When other kids visited Cherokee, North Carolina, their parents bought them rubber tomahawks and leather moccasins. Their day’s activities included getting a photo made with the “chief” standing next to a teepee on a street corner. When I visited Cherokee, my parents would have none of this. That so-called chief wasn’t wearing Cherokee clothing, and Cherokees didn’t live in teepees. We went to the Oconaluftee living history village or the Museum of the Cherokee Indian, followed by a trip to Qualla Arts & Crafts Mutual. My parents showed me newspapers still being printed in the Cherokee language. On special occasions, we went to see President Andrew Jackson betray treaties in the “Unto These Hills” outdoor drama. My parents made a real effort, however imperfect, to show me a real, living people with their own history, language, cultural heritage, government, lives, and hopes.
They were resisting a powerful current. American culture is brimming with mish-mashed, two-dimensional, demeaning, and offensive portrayals of Native Americans, and sports mascots are among the worst.
Regardless what they might say, non-Indian schools and other sports teams are not honoring Indian peoples and cultures by turning them into crude caricatures. We cannot pretend that whooping mascots with absurdly red skin waving tomahawks are holistic and realistic representations of Native Americans. These schools, sports teams, and their fans (not to mention the media and advertisers) are not respecting Indians as living, self-defining, and self-determining persons. Even when they do not employ repulsive epithets like “redskins” they are objectifying and dehumanizing Indians, appropriating and exploiting cultural and often sacred images for their own entertainment, propagating and perpetuating misinformed and humiliating stereotypes that damage both the way other people view Indians and the way Indians see themselves. (Studies have shown that Indian mascots are especially damaging to the self-esteem of Native American children.)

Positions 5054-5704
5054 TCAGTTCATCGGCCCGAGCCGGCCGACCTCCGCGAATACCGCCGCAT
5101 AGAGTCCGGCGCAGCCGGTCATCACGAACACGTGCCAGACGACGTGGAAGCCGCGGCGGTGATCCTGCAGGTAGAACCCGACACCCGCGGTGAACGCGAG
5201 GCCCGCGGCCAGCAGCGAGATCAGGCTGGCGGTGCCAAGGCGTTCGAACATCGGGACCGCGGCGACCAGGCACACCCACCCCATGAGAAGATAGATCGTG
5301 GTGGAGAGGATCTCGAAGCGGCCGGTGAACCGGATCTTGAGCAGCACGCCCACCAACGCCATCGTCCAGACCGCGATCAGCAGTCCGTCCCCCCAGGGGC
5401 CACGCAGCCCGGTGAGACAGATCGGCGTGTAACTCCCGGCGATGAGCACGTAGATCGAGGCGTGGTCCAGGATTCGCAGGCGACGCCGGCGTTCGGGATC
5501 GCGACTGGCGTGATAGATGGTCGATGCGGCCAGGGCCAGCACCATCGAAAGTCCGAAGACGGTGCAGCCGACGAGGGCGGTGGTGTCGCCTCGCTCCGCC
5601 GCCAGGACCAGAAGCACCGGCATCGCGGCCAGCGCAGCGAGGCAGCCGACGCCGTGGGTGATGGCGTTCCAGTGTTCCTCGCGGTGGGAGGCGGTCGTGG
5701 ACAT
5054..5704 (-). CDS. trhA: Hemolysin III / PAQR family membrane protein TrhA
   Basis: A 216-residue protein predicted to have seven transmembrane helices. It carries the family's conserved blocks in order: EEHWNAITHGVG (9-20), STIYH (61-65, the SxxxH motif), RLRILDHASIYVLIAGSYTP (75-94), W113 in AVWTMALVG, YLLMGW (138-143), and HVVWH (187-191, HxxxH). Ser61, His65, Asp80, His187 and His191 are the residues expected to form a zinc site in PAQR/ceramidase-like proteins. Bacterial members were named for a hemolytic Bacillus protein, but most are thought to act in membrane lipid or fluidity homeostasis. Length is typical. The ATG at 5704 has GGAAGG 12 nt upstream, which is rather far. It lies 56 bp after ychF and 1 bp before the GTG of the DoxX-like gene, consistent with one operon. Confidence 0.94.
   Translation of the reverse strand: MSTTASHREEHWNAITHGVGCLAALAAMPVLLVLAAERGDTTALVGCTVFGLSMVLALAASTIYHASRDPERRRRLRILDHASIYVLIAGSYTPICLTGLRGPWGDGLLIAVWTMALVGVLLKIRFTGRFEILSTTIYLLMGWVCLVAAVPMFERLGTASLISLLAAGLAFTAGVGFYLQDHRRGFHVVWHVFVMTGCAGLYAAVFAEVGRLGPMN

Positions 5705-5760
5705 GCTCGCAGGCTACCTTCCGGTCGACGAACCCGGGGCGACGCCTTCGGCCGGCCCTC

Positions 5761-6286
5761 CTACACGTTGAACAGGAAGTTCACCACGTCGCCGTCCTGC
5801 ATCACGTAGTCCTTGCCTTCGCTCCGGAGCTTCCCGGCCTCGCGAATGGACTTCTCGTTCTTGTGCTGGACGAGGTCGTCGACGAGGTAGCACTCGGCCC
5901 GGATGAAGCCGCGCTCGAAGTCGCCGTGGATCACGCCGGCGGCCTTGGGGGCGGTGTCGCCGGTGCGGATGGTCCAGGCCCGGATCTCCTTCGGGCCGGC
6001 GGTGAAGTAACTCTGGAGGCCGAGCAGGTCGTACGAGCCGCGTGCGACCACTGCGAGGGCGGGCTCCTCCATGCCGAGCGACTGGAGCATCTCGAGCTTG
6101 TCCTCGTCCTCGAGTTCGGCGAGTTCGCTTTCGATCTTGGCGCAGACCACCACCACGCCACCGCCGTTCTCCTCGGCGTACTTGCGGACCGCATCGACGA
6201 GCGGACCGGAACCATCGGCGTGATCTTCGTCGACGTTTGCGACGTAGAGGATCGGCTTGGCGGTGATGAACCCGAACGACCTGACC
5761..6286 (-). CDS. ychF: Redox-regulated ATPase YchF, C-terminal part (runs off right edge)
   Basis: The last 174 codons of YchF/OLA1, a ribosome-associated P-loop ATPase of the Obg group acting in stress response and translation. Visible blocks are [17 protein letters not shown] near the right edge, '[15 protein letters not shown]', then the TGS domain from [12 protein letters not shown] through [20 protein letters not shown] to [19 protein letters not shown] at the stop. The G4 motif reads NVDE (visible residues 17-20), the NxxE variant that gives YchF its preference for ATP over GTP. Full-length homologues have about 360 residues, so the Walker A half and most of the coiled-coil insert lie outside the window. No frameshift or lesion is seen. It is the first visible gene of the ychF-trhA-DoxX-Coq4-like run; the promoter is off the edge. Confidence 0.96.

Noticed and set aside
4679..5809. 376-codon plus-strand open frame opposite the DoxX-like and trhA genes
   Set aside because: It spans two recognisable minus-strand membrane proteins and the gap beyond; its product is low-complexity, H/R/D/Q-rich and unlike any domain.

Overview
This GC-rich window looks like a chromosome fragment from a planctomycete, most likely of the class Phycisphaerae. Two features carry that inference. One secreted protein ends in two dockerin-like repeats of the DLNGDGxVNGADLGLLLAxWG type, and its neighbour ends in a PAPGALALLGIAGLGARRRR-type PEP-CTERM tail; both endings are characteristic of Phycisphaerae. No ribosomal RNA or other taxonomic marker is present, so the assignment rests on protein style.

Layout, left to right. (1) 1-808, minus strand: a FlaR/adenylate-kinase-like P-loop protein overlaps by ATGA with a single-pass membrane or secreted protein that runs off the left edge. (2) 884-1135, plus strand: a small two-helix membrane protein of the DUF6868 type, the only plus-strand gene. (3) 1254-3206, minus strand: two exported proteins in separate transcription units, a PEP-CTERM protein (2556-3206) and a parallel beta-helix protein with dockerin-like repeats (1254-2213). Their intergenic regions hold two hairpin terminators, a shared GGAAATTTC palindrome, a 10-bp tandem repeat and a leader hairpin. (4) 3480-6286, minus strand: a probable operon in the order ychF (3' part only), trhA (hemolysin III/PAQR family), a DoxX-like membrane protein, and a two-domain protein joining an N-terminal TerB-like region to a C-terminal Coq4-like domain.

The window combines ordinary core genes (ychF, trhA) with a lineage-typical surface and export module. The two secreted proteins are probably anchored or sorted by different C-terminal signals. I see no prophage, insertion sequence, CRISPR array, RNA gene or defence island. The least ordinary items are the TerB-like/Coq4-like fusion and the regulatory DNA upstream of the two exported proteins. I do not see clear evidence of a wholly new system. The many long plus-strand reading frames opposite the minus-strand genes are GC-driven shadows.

It is simply absurd for white people to insist that these images are not offensive while ignoring, dismissing, and overruling the majority of actual Native Americans. Even in those rare cases where a tribe has granted permission to use a name, plenty of tribal members and related tribes disagree with the permission.
No appeal to longstanding tradition and pretense of respect can be used to defend this practice. This 2002 article by Suzan Shown Harjo illustrates the point well:
On Crossfire, [Illinois alum Robert] Novak echoed other Illinois fans when he claimed, “There was no intention to have these Indian nicknames offensive. We have a tremendous war dance by Chief Illiniwek. Isn’t this part of the deep American tradition of respect for the fighting qualities of the Indians who gave the white people such a hard time on the battlefield?”
That “respect” came about as Native Peoples were being subjected to the slow torture of confinement, starvation and deculturization. That period exactly brackets the emergence of the Fighting Illini and Chief Illiniwek at the Illinois University.
The Illini showed up in 1874 as the name of the school paper, which is a dignified and respectful way to use a name. It gradually became the name of the team, which subjects a name to indignities and disrespect, at the very least from the opposing fans. At that same time in history, Army officers and Smithsonian “scientists” were collecting Indian heads from graves and massacre sites, and otherwise showing “respect” for Indian people.
Chief Illiniwek started dancing at half-time in 1926, when federal Indian agents were punishing Indians for dancing on reservations. The federal government specifically banned the Sun Dance “and all other similar dances and so-called religious ceremonies” from 1880 to 1936. Interior secretaries and Indian commissioners ordered federal Indian agents to undertake a “careful propaganda” to “educate public opinion against the dance.”
Federal notices were posted prominently on reservations, warning that Indians would be treated as “hostiles” if they danced.
One [of these notices], in 1921, reiterated the prohibitions and penalties regarding “any dance which involves … the reckless giving away of property … frequent or prolonged periods of celebration … in fact any disorderly or plainly excessive performance that promotes superstitious cruelty, licentiousness, idleness, danger to health, and shiftless indifference to family welfare.”
…While Indian people were outlaws for the federal crime of Indian dancing, white guys in educational and professional sports arenas were dressing up like Halloween “Indians” and dancing the fool.
Chief Illiniwek has since been retired, but racist mascots have not.
I invite readers to watch this video at RetireTheChief.Org.